Since 1995 when the first online dating site appeared, people have been curious about this approach to finding a suitable companion. Interestingly, what was once considered a “last-ditch effort” to find love has become a billion-dollar industry that continues to grow.
However, not all dating sites are equal when it comes to bragging rights. According to a study conducted by the dating app Hinge, people are more likely to match when they share similar backgrounds, particularly religious affiliation. This is the angle Jeffery Kaplan was going for when he founded JustKibbitz, a Jewish dating site.
In addition to its common sense approach, JustKibbiz has another exciting characteristic—Jewish parents, particularly moms, create the profiles, choose the partners, and set up the dates. Oh, and they also pay for the outing. Does this approach sound a little unorthodox? Maybe—however, Kaplan’s niche site is gaining popularity.Dating trends on JustKibbitz
According to Kaplan, the holidays experienced a surge of activity. “It turns out that Christmas was a very busy day for our Jewish daters. This upswing can probably be tied to the overall feeling of being alone and left out on this day.” Kaplan’s statistics also show some very active dating days during Hanukkah. “I think this confirms what we’ve been hypothesizing. Our user activity mirrors some family gathering schedules.” After all, showing up at a family function with someone new is a popular goal and a parent’s dream come true.
While Dating Sunday—the first Sunday in January—gained its status and name for the millions who flock to dating sites on this day, Kaplan says it is usually just an “average” day for them. Dating Sunday seems to reflect the annual wave of people vowing the new year will be their year for relationship success, including locking down a date for Valentine’s Day. Interestingly, Kaplan says JustKibbitz hit their most active day ever a few weeks after Dating Sunday.Taking ‘Mother knows best” to a whole new level
JustKibbitz is very much a family-oriented dating process that puts the saying “Mother knows best” on a whole new level. Jewish men and women entrust their parents to find their perfect match. After getting their adult child’s consent, the parents—mostly the Yenta—create a profile that best represents their son or daughter. Then they have access to possible ‘matches.’ Keep in mind, someone else’s Yenta is perusing these profiles and choosing, not the potential partner.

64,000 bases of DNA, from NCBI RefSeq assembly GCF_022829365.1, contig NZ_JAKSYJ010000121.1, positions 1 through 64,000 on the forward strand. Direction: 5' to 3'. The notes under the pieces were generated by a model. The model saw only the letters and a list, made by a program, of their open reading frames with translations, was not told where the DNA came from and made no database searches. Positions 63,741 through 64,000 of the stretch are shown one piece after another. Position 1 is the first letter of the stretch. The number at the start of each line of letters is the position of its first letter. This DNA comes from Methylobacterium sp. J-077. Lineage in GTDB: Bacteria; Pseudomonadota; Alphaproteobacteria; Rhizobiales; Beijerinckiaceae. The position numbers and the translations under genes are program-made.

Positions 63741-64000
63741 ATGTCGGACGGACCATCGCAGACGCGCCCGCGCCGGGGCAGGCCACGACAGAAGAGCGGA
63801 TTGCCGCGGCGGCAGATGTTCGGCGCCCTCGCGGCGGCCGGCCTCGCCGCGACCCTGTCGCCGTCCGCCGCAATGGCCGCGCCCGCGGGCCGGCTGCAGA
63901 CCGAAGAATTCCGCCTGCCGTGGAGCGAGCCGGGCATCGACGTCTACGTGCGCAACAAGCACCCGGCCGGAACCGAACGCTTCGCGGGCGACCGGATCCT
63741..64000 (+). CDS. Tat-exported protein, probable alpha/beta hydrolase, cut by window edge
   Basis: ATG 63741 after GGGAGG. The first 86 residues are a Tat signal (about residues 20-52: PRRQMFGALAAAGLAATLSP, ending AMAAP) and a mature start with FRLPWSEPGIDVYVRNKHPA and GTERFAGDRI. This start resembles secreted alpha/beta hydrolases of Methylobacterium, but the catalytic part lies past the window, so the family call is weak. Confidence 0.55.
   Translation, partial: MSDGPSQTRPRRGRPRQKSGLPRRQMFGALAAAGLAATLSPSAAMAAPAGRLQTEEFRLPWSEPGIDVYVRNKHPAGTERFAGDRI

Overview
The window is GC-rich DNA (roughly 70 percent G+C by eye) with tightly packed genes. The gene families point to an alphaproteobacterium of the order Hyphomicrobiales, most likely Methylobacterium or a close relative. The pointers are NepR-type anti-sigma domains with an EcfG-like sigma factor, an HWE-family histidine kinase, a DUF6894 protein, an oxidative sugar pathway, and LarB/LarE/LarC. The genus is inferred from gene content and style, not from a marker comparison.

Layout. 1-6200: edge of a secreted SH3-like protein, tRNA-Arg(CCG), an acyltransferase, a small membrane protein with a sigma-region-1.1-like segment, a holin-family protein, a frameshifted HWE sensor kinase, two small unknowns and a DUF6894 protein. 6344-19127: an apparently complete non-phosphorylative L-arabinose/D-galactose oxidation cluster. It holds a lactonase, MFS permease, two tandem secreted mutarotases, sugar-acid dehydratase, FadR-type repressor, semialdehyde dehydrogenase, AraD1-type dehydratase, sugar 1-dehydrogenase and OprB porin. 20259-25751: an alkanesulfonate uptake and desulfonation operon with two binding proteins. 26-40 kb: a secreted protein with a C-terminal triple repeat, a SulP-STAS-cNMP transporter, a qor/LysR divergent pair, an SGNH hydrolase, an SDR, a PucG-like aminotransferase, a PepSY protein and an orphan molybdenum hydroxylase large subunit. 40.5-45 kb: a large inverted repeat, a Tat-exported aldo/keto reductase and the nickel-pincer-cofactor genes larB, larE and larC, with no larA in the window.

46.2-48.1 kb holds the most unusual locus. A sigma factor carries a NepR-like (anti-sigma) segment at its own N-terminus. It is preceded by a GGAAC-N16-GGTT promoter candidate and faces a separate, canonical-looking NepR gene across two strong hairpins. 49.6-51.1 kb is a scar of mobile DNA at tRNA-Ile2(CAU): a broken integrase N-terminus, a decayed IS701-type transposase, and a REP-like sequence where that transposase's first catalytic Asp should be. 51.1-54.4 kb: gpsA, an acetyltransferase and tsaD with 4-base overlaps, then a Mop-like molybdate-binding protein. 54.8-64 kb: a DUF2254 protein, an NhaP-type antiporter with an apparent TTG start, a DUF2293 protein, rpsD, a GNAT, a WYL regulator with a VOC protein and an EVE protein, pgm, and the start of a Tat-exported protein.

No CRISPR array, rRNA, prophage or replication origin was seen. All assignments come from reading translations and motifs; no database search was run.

Kaplan has cleverly named his dating business to appeal to both daters and parents. ‘Kibbitz’ in Yiddish means ‘chit-chat.’ All dates are merely coffee dates where the couple can talk and get to know one another. By keeping it simple with Starbucks gift cards, the atmosphere is casual and unassuming with no ‘expectations’ from either party. As Kaplan says, “It’s just kibbitz. How bad could it be?”
Kaplan seems to be onto something with his simplistic approach. One survey concluded that 58 percent of singles meet new dates through friends. Bars and coffee shops fare a close second. Meeting someone new at a familiar location for ‘coffee talk’ seems natural. And Kaplan has removed one pesky roadblock for some daters—they already know their parents will approve.A little spark with fire potential
Online dating has continually expanded since its appearance in 1995. Jeffery Kaplan’s Jewish dating site JustKibbitz is a perfect example of how creative the industry has become. By removing many of the pressures of meeting someone new, JustKibbitz focuses on creating meaningful relationships based on shared interests, family support, and, of course, feeling that little spark with fire potential.
Check out JustKibbitz on Facebook.